Former tech executives form coalition to fight tech addiction

Former executives from Facebook, Google and Apple have formed a new coalition that seeks to combat tech addiction. (The Center for Humane Technology)

A number of former executives from Apple, Google, and Facebook have formed a coalition called The Center for Humane Technology, which seeks to fight the increasing threat of technology addiction among today’s youth.

The group is planning to launch a nationwide campaign called “The Truth About Tech,” targeting some 55,000 public schools in the United States in its effort to educate young people about the research on the effects of tech addiction.

The formation of the coalition comes as part of the growing criticism of Facebook and other social media companies for designing platforms that are addictive and may hook the minds of young people from an early age.

“What began as a race to monetize our attention is now eroding the pillars of our society: mental health, democracy, social relationships, and our children,” said the group on its website.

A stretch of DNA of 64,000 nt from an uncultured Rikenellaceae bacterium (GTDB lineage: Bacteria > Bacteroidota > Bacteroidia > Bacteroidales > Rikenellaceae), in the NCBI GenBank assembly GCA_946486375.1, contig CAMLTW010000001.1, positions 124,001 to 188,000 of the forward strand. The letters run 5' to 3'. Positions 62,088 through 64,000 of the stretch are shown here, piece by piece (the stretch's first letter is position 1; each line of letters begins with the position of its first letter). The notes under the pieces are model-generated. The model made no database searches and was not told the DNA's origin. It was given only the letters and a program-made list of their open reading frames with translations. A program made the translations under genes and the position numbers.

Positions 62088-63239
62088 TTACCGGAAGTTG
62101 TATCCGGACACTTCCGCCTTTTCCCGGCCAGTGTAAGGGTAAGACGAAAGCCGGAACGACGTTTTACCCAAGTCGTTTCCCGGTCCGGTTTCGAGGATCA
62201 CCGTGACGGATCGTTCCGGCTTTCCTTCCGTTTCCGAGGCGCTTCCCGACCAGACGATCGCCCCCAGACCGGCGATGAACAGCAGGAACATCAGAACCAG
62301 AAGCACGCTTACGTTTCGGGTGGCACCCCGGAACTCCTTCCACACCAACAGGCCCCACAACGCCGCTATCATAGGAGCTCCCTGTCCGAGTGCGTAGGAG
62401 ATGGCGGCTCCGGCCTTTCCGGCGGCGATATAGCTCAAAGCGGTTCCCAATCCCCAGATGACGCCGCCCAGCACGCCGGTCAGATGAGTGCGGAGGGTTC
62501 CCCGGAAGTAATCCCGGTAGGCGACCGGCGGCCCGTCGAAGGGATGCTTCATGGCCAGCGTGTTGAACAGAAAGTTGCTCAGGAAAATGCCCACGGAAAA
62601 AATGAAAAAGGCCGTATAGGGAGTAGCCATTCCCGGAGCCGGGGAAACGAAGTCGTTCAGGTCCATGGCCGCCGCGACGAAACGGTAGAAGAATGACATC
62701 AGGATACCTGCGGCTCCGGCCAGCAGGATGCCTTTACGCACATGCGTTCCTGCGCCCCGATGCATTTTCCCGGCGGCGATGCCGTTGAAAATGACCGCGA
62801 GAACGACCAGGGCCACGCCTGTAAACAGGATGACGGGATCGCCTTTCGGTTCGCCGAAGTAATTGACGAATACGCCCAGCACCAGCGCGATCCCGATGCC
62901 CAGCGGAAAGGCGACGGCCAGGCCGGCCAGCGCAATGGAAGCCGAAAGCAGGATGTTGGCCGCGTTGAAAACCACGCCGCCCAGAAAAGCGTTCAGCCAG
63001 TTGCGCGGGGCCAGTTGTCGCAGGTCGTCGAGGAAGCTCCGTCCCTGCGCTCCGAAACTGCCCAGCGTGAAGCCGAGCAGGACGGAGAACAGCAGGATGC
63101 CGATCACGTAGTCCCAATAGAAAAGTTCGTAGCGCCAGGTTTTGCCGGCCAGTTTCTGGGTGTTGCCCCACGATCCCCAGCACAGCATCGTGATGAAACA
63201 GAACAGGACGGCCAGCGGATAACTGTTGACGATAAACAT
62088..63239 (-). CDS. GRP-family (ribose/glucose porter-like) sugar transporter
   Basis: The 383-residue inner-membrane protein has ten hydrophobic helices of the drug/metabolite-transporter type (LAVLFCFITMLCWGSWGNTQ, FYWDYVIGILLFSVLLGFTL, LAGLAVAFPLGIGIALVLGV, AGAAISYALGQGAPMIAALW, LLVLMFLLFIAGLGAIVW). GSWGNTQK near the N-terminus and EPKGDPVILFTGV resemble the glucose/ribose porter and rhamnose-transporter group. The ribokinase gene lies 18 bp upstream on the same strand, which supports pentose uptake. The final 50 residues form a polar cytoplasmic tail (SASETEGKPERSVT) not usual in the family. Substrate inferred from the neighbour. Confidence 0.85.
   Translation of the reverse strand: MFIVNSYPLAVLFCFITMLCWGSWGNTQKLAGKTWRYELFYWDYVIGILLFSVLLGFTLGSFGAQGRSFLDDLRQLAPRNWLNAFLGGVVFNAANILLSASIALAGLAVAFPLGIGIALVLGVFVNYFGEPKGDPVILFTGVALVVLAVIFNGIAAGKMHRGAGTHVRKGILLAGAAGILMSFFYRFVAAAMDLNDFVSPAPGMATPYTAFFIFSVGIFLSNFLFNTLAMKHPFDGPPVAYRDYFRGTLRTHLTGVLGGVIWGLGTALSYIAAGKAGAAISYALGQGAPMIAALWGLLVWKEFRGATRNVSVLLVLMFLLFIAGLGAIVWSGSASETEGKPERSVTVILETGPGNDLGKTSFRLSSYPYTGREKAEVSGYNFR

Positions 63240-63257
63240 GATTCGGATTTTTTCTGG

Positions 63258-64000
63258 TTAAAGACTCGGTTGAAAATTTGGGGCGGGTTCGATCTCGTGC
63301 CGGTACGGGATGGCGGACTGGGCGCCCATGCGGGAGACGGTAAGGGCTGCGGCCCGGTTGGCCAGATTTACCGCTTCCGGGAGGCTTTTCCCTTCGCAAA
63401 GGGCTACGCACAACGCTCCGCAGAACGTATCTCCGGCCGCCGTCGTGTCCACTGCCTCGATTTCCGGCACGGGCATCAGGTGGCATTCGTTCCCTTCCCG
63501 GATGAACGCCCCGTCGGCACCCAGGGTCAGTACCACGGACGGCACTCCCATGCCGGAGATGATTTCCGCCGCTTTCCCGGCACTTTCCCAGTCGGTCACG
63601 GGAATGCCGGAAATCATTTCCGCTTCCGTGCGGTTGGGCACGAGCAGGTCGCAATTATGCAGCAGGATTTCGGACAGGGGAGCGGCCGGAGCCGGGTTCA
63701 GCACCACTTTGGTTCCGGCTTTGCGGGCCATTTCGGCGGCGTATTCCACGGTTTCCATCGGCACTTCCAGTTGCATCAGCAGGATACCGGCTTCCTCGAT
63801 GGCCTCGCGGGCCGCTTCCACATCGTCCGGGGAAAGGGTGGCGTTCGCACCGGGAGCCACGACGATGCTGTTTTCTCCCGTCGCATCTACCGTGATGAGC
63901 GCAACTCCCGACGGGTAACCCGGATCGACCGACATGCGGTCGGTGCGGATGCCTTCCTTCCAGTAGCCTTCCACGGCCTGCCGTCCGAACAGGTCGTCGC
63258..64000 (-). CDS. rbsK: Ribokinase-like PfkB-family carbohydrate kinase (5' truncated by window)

The coalition includes the creator of the Like button Justin Rosenstein, early Facebook investor Roger McNamee, former Apple and Google communications executive Lynn Fox, and former design ethicist at Google Tristan Harris.

“We were on the inside,” Harris said. “We know what the companies measure. We know how they talk, and we know how the engineering works.”

The group will be creating a Ledger of Harms, a living document designed to help engineers learn more about the technology that they are creating for major companies. The Center for Humane Technology also seeks to lobby public officials to fund research into tech addiction and propose solutions to prevent harmful content from reaching young users.

According to psychology experts, the worst-case effect of tech addiction include an increased risk for depression, anxiety, and suicidal thoughts.

“The decline in happiness and the rise in depression might be caused by the overuse of screens leaving less time for activities more beneficial for mental health such as seeing friends in person, sports and exercise, and sleeping,” said Jean Twenge, a psychologist and the author of the book “iGen.”